Wednesday, September 26, 2012

MOH Dakota Meyer, tests of valor

Dakota Meyer could have just returned home and then left it at that. Sure, he made appearances like most of the rare Medal of Honor heroes, but he decided to give even more.

He's talking about Combat PTSD and in the process, saving lives. Dakota is one of hundreds of veterans attempting suicide. There is no doubt in my mind that is what is happening quietly across the nation.

If you are trying to get someone you know to get help for Combat PTSD, make sure they read this so they know, this has nothing to do with "lacking courage" or being mentally weak. It has more to do with going where few others have been, doing what they had to do, seeing what they had to see and then hitting that brick wall where memories take over.

Bearing both the Medal of Honor and trauma
September 23, 2012
(CBS News) Starting over after a traumatic event is never an easy task, not even for a young man this nation honors as a hero. Our Cover Story is reported by National Security Correspondent David Martin:

For Dakota Meyer, the Medal of Honor is a full-time job, which keeps him on the road 20 or more days each month.

... As when he appeared at a job fair for veterans in Quantico, Va.:

"When they told me that I would be receiving the Medal of Honor I told them that I didn't want it, because I don't feel like a hero," Meyer said. "But then the president said something to me: 'It's bigger than you.' And I never really thought about that until afterward, and it is bigger than me."

Behind that jaunty air lies some of the toughest lessons any young man ever had to learn.

First, there was the battle in a remote Afghan valley for which he received the medal - a bloody, five-hour firefight which left four Marines and one soldier dead.

Meyer called it the worst day of his life - "A day that has forever changed my life."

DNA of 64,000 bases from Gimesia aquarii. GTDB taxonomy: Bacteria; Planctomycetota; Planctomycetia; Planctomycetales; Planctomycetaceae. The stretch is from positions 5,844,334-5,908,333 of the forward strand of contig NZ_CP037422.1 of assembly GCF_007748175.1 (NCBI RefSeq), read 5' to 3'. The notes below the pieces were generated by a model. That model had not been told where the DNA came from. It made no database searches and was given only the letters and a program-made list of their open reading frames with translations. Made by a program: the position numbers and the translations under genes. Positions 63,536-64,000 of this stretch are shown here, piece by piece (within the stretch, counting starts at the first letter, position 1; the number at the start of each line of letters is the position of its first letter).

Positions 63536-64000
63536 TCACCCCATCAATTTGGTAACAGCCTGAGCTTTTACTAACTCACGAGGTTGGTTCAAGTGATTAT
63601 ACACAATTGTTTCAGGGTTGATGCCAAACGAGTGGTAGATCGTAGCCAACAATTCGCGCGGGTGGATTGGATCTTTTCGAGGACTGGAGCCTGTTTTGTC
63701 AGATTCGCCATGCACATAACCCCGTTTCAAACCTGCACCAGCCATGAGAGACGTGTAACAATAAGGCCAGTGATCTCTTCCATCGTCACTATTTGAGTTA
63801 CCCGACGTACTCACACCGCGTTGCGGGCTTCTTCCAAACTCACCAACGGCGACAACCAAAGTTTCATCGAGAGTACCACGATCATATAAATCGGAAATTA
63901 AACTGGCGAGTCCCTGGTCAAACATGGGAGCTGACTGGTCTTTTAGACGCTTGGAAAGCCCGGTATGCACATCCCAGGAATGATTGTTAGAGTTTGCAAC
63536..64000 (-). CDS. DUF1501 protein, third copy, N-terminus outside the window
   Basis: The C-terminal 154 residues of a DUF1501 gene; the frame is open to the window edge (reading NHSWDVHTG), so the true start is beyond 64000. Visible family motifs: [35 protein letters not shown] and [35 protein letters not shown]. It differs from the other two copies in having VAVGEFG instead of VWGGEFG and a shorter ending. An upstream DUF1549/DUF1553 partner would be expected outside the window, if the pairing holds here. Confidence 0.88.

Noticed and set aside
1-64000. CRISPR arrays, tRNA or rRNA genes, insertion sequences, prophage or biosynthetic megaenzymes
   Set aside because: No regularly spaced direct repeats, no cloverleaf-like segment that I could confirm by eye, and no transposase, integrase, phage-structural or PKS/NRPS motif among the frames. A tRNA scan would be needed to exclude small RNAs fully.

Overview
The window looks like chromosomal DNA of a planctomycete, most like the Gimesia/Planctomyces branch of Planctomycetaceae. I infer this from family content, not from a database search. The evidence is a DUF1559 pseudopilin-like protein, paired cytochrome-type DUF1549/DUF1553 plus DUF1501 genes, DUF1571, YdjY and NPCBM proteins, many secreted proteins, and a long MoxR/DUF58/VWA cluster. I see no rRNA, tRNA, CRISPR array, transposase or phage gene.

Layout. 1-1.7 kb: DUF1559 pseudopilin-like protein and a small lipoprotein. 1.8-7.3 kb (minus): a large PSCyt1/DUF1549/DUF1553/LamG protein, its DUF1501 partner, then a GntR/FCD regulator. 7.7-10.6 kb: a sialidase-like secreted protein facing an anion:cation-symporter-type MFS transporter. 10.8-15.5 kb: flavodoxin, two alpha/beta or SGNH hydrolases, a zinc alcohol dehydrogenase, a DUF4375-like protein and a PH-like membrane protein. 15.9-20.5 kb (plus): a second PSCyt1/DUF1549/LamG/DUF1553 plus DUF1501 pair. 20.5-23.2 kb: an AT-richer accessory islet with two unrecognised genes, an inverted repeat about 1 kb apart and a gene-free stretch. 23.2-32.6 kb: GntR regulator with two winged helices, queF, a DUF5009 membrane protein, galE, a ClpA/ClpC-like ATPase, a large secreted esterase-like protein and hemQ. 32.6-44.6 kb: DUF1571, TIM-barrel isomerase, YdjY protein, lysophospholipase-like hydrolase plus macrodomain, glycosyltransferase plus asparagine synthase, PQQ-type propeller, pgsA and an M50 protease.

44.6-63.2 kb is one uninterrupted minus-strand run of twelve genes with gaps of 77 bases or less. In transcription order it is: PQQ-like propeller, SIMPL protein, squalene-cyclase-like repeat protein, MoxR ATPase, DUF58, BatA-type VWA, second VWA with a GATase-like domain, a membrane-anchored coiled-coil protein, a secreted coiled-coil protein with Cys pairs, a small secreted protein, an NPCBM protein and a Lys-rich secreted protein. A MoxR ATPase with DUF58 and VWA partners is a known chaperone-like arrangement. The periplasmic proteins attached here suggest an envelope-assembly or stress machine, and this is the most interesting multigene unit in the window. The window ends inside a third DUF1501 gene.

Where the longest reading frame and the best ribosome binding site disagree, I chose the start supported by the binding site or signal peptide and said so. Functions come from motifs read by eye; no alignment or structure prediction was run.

Meyer and his fellow Marines drove into a gauntlet of fire from up to 100 insurgents. He went back again and again, trying to reach buddies trapped in the ambush. But he didn't get there in time. And he has been haunted by that ever since. read more here

Meyer got some post-traumatic stress counseling, and moved back in with his father, Mike, on the farm where he grew up in the Kentucky hills.

"You come home to this peaceful place in the country," said Martin. "About as far removed from war as you can get. What was it like coming home?"

"A shocker," Meyer said. "It's hard living here. It's easy fighting, you know, 'cause it's, it's simple. Like, war simplifies life in my mind."

Meyer was home, but his father could see the war was still with his son.

Meyer's father said Dakota asked for new locks on the doors. "Make sure the house was locked up every night. . . . He'd always want to have one or two guns in every vehicle."

"So he always wanted a weapon close," he said, noting that for three months Meyer slept with a weapon - a pistol on his chest.

"Did you try to talk to anybody about it?" Martin asked.

"What's there to talk about?" Dakota replied.

"Get it out of your own mind and into somebody else's?"

"You know, why bother somebody else with it?" Meyer said. "It's just part of it."

Believing he had become a burden to his family, Dakota turned to the bottle. One night driving home he stopped his truck and pulled out a gun.
read more here

Now that you've heard his story, think about this. If a Medal of Honor Hero didn't get what he needed out of treatment, what chance does any other veteran have?

Dakota's story is like the 75 percent of those who attempted suicide were seen somewhere in the outpatient health care system within 30 days before their suicide attempt. He was awarded the Medal of Honor for what he did in combat but should get a medal for what he has done after it.

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